PM calls election, get ready to vote on the NBN

Prime Minister Kevin Rudd has just announced the election date, September 7th. Doing it in style, @kevinruddmp posted an image to Instagram with an accompanying tweet. One of the...

Ruddy

Prime Minister Kevin Rudd has just announced the election date, September 7th. Doing it in style, @kevinruddmp posted an image to Instagram with an accompanying tweet. One of the biggest election issues will be the NBN of which both parties have significantly different policies.

The technology differences is often poorly explained by mass media, so look for the politicians to try and simplify the message over the next month. Both policies involve replacing a lot of the old copper network with fibre optics, the biggest difference being that Labor’s NBN plan rolls fibre right to your house, while the coalition is just to the node. This difference in strategy has a dramatic difference in the complexity and time of the build, but also the resulting speeds possible.

Labor plans to build the FTTP network by 2021 and will achieve up to 1Gbps across 93% of the population, with the rest covered with fixed wireless and satellite technology. Currently NBN plans max out at 100Mbps, but NBNCo have announced 1Gbps plans will start in November (post election). The estimated price tag for Labor’s NBN is $43 Billion dollars. Labor are approaching this as a build it once, build it right. The advantage of this model is that it will ensure that ideas are not limited by the technology.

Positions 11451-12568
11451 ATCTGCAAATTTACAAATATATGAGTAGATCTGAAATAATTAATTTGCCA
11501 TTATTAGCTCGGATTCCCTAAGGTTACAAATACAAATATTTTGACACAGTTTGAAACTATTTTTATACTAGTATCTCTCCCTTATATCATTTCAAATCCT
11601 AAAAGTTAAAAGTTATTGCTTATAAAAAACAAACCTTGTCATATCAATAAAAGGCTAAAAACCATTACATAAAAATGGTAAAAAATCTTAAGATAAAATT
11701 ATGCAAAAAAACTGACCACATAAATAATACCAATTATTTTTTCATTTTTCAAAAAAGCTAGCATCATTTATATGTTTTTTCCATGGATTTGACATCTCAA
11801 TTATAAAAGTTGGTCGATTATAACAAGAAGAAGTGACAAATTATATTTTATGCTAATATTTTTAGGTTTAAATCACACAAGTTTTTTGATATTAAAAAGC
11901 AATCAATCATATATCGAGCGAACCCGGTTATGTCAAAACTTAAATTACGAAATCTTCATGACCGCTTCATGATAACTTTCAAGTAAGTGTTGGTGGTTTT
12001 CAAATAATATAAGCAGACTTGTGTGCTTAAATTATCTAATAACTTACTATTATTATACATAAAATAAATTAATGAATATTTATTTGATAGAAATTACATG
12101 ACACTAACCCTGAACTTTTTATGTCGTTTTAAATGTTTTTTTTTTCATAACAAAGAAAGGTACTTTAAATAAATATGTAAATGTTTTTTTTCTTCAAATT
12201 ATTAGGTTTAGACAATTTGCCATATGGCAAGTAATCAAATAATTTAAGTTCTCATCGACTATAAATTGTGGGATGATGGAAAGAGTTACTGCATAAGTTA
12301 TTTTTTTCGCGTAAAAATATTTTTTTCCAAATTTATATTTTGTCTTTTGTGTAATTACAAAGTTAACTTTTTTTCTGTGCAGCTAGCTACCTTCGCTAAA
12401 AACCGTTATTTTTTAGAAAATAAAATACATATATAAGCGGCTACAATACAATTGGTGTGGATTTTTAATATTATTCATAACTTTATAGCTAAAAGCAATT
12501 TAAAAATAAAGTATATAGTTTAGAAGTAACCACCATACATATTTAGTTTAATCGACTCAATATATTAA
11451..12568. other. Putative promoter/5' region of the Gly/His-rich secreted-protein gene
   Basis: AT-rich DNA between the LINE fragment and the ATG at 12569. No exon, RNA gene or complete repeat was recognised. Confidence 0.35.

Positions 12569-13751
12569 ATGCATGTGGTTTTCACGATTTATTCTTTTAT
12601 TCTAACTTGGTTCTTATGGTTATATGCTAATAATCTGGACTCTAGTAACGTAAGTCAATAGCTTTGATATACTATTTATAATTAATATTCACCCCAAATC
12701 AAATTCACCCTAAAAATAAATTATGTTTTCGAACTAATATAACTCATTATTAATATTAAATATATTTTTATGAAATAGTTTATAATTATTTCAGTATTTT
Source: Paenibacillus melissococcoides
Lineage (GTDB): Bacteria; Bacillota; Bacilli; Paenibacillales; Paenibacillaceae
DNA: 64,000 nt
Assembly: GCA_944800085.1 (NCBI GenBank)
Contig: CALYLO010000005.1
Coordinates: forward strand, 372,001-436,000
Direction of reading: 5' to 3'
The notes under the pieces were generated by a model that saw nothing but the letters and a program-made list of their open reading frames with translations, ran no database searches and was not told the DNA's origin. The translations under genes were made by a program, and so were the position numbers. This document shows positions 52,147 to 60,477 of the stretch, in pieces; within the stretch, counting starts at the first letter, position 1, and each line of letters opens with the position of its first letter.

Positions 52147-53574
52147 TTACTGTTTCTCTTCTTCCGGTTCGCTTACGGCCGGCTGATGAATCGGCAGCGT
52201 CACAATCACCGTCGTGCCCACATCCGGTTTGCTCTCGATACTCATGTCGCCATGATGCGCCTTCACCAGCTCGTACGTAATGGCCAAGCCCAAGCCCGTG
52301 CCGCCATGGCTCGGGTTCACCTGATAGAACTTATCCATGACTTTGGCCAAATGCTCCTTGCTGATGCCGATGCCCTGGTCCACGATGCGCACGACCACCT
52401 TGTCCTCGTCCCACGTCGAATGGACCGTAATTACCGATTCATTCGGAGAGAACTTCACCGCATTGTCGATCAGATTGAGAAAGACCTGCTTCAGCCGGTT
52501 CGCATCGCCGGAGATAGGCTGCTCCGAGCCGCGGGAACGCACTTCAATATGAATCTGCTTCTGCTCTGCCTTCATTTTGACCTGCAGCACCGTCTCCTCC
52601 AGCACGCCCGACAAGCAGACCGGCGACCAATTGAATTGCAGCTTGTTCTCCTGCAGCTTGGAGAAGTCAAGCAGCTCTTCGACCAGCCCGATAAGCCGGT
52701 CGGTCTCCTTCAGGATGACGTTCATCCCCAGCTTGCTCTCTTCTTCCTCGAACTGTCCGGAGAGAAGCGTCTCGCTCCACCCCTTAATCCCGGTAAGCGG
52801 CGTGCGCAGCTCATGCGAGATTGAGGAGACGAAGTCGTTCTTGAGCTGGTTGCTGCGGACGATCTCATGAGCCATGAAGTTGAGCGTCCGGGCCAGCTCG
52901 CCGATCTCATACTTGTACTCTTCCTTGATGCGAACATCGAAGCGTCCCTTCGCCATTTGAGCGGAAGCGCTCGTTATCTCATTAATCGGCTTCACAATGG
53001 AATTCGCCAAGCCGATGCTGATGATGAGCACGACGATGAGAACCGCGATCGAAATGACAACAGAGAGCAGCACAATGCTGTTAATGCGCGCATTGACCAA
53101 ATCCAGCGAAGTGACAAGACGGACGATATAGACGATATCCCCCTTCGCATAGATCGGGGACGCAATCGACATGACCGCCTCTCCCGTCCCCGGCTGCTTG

The Coalition’s FTTN plan means nodes will need to be established every 500 meters or so where the fiber terminates and existing copper is used into consumers homes. This decreases the timeframe required to build the NBN to the end of 2016 and the budget of $29.5 Billion. Greenfield estates and densely populated areas containing around 2 million premises would still be connected by fiber. The minimum download speed has been set as 25Mbps and NBNCo would actually compete with existing HFC networks providers for customers. The disadvantage of this model is that it is a temporary solution, meaning that at some point in the future (could be 10+ years away) the government of the day would need to ask Australians to put their hands in there pocket again to build the fiber from the node to the premises.

Whichever political side you fall on, please make your decision knowing that this technology infrastructure project is incredibly important to the future of not your own life, but to Australia. It’s unfortunate that we only get one vote given that there are so many important issues, but the NBN policy will have the single biggest impact on my life and the best policy will get my vote.

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This post is authored by techAU staffers. Used rarely and sparingly when the source decided to keep their identity secret, or a guest author who isn't seeking credit.